Obama's Deepening AfPak Crisis

With the appropriate huzzahs for Obama's first 100 days still ringing in the air, his new AfPak strategy, for the linked crisis of Afghanistan and Pakistan, is already in deep trouble.
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President Barack Obama, flanked by Secretary of State Hillary Clinton and Secretary of Defense Bob Gates, announced the new strategy for Afghanistan and Pakistan on March 27th. But the administration is already scrambling to keep up with deteriorating events.

With the appropriate huzzahs for President Barack Obama's first 100 days still ringing in the air, his new AfPak strategy, for the linked crisis of Afghanistan and Pakistan, is already in deep trouble. Events have accelerated beyond the assumptions underlying it, especially in Pakistan, and much of the past few days in the administration was taken up with re-strategizing, including discussions on Air Force One as the president flew back-and-forth for a Missouri town hall yesterday and a full-scale National Security Council session before that.

Obama is meeting today with the chairs and ranking minority members of the Senate and House armed services committees, including his defeated rival, John McCain.

AfPak could be a tremendous disaster for America. As we are serially distracted by the various ADD obsessions of our media culture.

What's wrong? Most immediately, the slow-rolling jihad in Pakistan and a relatively new government there that's been fighting with functional modernist governmental rivals and cutting deals that don't work with the Pakistani Taliban. And in the long term, an approach in Afghanistan that leans in the direction of nation-building rather than simply -- though it's not simple -- keeping Al Qaeda too disrupted to launch serious attacks on America.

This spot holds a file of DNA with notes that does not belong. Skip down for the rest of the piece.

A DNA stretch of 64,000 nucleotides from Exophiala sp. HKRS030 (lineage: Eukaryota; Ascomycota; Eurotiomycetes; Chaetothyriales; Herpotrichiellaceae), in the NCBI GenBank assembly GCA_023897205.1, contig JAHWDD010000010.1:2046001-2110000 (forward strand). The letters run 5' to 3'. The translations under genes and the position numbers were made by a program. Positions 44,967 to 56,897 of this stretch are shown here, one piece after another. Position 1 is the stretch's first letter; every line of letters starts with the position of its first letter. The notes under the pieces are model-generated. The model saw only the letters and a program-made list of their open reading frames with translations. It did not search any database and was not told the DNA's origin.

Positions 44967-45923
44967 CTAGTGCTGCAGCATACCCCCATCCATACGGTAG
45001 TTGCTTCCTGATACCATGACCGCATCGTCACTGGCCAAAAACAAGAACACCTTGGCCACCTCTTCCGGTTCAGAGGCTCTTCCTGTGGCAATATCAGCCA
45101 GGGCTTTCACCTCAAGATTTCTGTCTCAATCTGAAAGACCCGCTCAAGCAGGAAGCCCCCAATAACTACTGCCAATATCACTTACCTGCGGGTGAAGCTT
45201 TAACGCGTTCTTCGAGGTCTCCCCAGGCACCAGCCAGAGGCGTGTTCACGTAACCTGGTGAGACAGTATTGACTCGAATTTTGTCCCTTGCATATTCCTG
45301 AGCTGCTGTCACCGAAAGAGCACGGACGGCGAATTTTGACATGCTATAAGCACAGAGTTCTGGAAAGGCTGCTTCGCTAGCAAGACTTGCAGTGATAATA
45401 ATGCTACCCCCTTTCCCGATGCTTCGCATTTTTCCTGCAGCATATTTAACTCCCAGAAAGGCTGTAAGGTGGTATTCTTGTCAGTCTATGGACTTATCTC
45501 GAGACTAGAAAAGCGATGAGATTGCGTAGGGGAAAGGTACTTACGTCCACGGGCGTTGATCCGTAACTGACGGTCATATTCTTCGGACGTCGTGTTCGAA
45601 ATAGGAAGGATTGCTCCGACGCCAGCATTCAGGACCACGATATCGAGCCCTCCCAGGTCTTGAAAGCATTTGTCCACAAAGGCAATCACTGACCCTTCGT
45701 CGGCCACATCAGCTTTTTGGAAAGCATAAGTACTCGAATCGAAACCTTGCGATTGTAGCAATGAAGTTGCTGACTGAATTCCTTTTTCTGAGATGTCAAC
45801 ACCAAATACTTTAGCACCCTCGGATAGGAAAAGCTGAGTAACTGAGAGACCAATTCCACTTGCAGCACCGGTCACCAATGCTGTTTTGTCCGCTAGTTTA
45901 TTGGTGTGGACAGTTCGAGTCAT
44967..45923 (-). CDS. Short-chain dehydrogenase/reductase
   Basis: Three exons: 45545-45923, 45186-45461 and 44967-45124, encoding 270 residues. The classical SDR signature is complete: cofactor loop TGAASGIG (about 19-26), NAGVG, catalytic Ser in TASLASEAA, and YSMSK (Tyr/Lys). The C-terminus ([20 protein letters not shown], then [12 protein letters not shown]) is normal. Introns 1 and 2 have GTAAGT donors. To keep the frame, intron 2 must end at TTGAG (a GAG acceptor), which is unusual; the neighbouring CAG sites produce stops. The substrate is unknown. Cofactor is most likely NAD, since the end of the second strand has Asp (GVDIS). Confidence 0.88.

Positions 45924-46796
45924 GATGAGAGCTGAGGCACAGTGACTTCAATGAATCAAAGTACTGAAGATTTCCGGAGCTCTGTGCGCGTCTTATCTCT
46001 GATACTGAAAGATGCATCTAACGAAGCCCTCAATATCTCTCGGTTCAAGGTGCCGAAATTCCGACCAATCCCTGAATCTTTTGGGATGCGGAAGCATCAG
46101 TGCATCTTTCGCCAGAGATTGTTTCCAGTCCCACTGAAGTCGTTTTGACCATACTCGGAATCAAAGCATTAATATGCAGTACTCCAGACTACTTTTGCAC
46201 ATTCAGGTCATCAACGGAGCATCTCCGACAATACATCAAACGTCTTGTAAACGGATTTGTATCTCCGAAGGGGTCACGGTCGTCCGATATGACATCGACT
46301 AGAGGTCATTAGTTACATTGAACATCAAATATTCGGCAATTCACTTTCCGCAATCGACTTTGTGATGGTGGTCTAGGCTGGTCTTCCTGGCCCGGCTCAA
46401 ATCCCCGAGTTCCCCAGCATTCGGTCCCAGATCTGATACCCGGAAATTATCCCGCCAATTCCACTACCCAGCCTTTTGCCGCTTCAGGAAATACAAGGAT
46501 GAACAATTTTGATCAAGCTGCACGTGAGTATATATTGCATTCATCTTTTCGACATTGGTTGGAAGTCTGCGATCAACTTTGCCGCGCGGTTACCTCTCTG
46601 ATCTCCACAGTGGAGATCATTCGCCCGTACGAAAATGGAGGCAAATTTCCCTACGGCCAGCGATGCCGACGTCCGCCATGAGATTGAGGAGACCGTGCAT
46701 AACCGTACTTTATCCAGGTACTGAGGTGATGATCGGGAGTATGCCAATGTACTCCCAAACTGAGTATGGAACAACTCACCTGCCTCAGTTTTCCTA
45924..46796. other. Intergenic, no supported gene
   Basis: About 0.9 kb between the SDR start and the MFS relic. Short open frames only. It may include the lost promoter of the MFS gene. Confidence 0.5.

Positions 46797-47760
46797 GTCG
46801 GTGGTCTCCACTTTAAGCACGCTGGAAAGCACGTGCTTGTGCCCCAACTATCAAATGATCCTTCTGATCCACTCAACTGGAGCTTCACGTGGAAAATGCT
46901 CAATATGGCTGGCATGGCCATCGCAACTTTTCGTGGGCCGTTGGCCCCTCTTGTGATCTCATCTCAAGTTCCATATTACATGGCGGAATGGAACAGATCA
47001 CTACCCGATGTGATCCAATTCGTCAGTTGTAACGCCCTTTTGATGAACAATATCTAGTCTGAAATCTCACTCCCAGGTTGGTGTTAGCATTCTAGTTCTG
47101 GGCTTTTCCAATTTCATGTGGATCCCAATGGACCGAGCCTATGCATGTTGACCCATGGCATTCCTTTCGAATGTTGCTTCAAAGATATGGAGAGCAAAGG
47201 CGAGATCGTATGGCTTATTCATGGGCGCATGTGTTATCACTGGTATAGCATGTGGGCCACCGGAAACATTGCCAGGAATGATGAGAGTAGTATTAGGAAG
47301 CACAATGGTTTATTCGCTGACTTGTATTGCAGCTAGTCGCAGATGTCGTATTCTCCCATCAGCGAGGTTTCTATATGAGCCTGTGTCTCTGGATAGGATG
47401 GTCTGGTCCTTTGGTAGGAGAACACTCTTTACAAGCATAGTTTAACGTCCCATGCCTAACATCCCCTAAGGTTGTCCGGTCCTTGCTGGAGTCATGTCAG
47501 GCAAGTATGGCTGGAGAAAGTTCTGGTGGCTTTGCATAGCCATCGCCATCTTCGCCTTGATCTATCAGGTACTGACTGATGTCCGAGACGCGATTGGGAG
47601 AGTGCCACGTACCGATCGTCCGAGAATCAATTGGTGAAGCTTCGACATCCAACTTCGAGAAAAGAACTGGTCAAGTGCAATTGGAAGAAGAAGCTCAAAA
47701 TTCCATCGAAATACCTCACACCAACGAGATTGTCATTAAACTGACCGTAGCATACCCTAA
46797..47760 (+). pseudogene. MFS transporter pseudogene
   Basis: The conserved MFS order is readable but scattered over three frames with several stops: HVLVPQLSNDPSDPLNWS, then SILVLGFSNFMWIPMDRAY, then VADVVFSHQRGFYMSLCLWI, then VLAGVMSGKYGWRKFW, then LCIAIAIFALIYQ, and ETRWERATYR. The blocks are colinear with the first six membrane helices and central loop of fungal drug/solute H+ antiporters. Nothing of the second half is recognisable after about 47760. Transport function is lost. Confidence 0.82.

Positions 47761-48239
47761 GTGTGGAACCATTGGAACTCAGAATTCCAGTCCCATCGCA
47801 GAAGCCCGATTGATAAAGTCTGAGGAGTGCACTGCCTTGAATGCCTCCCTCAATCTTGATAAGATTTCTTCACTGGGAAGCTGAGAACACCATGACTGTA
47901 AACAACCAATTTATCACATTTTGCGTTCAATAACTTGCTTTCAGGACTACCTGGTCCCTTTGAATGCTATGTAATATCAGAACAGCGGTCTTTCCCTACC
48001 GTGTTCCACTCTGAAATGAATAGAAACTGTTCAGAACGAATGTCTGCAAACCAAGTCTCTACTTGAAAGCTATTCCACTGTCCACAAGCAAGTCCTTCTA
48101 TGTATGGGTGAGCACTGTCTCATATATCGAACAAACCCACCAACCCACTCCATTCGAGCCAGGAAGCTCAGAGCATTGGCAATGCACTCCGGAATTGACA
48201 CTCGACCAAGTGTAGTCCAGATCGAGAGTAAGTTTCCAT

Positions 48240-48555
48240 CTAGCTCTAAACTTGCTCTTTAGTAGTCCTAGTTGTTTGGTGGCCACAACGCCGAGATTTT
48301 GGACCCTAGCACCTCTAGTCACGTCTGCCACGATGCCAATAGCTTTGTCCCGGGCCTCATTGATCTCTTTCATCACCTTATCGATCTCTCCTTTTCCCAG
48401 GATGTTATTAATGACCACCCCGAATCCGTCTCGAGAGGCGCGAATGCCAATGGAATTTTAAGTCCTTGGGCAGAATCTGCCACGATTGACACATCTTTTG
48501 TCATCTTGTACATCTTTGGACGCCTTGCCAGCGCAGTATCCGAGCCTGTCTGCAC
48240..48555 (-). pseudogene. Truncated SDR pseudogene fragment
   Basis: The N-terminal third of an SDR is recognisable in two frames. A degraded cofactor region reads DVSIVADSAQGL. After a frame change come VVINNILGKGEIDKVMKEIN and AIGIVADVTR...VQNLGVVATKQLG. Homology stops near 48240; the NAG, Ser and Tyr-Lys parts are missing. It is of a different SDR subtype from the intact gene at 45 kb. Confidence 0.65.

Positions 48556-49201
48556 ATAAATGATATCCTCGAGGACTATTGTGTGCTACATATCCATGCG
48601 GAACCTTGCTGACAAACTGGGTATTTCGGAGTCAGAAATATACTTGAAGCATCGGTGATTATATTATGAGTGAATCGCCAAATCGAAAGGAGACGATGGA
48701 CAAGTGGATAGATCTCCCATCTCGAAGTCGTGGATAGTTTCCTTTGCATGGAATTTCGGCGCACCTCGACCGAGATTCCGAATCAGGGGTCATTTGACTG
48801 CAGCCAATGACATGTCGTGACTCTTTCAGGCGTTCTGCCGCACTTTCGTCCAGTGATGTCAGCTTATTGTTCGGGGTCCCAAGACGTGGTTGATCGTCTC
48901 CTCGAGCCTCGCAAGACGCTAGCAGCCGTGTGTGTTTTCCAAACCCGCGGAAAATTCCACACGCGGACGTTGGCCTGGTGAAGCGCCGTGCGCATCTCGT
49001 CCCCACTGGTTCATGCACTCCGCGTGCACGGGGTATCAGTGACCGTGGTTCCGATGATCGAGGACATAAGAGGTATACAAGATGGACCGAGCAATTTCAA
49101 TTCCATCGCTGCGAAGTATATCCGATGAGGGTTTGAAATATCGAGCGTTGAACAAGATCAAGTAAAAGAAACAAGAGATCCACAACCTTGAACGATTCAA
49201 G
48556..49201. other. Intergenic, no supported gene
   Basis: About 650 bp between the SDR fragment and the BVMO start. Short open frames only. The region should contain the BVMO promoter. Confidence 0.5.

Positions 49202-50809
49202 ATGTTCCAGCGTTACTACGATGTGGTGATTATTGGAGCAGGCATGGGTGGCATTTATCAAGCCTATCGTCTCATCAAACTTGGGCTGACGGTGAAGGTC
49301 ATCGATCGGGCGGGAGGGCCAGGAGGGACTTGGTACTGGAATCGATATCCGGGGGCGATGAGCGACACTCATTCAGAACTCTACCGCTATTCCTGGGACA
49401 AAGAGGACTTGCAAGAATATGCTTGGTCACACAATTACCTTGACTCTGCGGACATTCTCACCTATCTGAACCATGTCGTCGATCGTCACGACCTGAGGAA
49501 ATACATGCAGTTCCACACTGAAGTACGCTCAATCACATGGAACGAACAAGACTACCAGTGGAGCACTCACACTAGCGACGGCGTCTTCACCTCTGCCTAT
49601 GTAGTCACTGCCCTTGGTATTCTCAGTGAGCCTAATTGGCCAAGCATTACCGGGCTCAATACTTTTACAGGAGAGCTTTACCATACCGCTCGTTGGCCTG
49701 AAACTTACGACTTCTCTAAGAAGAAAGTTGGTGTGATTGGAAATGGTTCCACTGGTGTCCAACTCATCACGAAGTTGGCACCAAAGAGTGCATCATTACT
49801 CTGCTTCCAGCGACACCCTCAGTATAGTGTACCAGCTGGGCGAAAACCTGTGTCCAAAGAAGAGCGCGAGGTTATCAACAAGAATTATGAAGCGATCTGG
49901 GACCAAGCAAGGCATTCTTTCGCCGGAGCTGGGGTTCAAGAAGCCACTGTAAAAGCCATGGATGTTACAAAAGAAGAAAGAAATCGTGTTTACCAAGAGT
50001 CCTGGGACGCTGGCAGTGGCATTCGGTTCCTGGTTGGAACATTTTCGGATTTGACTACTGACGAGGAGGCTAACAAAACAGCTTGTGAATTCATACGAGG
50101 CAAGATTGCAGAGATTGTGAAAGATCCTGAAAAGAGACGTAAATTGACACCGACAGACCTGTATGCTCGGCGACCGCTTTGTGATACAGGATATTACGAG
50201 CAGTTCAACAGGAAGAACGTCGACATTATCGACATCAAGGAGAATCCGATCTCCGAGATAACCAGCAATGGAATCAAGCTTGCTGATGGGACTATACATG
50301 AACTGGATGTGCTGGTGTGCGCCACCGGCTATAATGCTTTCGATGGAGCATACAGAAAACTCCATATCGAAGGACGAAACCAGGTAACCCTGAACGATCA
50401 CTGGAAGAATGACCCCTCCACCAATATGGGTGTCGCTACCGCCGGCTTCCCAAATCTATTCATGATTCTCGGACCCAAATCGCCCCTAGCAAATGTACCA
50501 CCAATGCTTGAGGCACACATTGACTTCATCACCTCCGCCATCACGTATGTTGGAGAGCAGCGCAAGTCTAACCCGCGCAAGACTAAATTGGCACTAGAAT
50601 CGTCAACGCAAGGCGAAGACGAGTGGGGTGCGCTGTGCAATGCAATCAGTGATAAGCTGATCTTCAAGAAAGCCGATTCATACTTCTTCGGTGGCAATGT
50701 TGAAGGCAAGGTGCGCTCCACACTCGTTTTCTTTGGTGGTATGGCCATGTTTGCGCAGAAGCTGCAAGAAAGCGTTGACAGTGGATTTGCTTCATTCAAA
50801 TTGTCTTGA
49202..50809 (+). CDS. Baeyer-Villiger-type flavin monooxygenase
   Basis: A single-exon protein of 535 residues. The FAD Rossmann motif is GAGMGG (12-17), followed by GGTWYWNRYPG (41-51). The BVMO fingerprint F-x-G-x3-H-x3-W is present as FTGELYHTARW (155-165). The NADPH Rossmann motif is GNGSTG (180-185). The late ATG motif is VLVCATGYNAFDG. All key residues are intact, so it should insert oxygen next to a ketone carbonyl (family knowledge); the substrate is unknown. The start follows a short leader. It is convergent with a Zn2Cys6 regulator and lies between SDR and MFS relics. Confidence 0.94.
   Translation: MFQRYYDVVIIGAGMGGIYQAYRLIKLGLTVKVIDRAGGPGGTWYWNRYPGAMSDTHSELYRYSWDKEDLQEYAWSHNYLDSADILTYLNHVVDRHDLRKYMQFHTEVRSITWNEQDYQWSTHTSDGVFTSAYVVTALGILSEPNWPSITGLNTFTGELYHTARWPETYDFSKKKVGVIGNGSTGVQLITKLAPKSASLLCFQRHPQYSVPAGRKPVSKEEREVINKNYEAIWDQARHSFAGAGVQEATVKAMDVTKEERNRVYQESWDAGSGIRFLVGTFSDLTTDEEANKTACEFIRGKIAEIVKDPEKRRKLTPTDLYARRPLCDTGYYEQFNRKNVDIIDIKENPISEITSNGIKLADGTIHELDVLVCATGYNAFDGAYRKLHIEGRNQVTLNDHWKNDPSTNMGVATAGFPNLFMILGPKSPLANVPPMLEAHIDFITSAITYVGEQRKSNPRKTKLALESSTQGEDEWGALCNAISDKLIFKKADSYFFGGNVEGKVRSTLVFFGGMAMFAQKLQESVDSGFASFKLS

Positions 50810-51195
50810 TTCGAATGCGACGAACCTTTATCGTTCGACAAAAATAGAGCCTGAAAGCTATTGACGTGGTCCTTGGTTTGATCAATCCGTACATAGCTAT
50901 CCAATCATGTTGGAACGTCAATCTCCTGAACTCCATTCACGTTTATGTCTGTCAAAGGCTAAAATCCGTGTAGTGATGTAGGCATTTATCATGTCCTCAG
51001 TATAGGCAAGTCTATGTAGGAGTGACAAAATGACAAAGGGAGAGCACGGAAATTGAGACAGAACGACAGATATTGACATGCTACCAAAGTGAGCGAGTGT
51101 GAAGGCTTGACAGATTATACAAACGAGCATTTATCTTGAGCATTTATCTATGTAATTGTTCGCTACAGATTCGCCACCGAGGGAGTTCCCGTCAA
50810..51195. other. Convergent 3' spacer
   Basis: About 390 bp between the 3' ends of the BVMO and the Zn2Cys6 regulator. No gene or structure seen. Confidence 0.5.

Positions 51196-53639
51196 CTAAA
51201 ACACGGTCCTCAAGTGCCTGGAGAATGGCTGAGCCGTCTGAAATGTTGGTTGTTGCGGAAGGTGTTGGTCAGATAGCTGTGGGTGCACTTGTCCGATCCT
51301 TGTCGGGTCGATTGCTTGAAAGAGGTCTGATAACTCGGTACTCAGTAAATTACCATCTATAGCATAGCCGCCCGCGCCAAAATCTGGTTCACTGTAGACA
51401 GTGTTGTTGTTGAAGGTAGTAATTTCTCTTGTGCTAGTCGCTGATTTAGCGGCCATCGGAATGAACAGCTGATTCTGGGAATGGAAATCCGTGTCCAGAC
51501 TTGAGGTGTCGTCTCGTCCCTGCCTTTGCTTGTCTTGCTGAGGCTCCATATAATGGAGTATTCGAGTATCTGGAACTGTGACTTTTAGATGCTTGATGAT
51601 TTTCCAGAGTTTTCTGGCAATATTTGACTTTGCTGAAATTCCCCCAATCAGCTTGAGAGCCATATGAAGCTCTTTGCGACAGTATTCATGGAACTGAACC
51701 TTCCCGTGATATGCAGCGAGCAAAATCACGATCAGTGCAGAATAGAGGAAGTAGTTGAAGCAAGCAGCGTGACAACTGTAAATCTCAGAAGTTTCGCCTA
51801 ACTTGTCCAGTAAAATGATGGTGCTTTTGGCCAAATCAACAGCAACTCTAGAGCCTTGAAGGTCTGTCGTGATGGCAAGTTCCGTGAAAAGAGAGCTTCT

Richard Armitage, longtime confidante of Colin Powell and deputy secretary of state in the Bush/Cheney Administration, told Al Jazeera on Tuesday that Pakistan and Afghanistan may spiral out of control.

What, after all, does Obama want to accomplish? To try to turn Afghanistan into a country like ours, as George W. Bush and Dick Cheney seemingly tried in Iraq? (Leaving Obama with the messy overhang.) That's an even more unlikely goal for Afghanistan than for Iraq.

At this point, Obama will be fortunate to keep Pakistan from falling into the hands of the Taliban. And if that were to happen, all hope of denying Al Qaeda cadre safe havens in Pakistan from which to plan and launch strategic terrorist operations against America would be lost.

It seems to me that our policy should be guided by three imperatives:

1. To disrupt and disable Al Qaeda's strategic capabilities, i.e., its ability to launch a 9/11-type attack.

2. To develop friendlier relations with the Islamic world as a whole.

3. To keep Pakistan's nuclear weapons out of the hands of jihadists. Iranian nuclear weapons are theoretical; Pakistani nuclear weapons are not.

A top Soviet commander remembers the difficulty of the Afghan War.

We may actually be closer than we suppose to achieving the first goal in Afghanistan. That's about preventing the formation of terrorist bases, camps, training centers, keeping leaders on the run, disrupting communications, interdicting weapons shipments, preventing the development or acquisition of weapons of mass destruction. Which does not require a modern state run out of Afghanistan's capital of Kabul, but simply a more stable and functional one, probably a coalition government, that enables ongoing operations against Al Qaeda.

The second goal, of friendlier relations with the Islamic world, is one that Obama is already well launched upon. His speech to the Turkish Parliament in Ankara, his respectful tour of the nation's most famous mosque and religious museum, are major departures from the past.

The third goal, of keeping Pakistani nukes out of the hands of jihadists, is trickier. That requires at least a major semblance of stability in Pakistan. And that is something fast unraveling.

Obama is realizing that Pakistan has become his toughest international challenge.

Obama is spending a great deal of time focusing on the deteriorating situation in Pakistan. Under the new administration, which replaced that of General Pervez Musharaff, the Pakistani Taliban have metastized through much of the country, and are edging perilously close to the capital of Islamabad.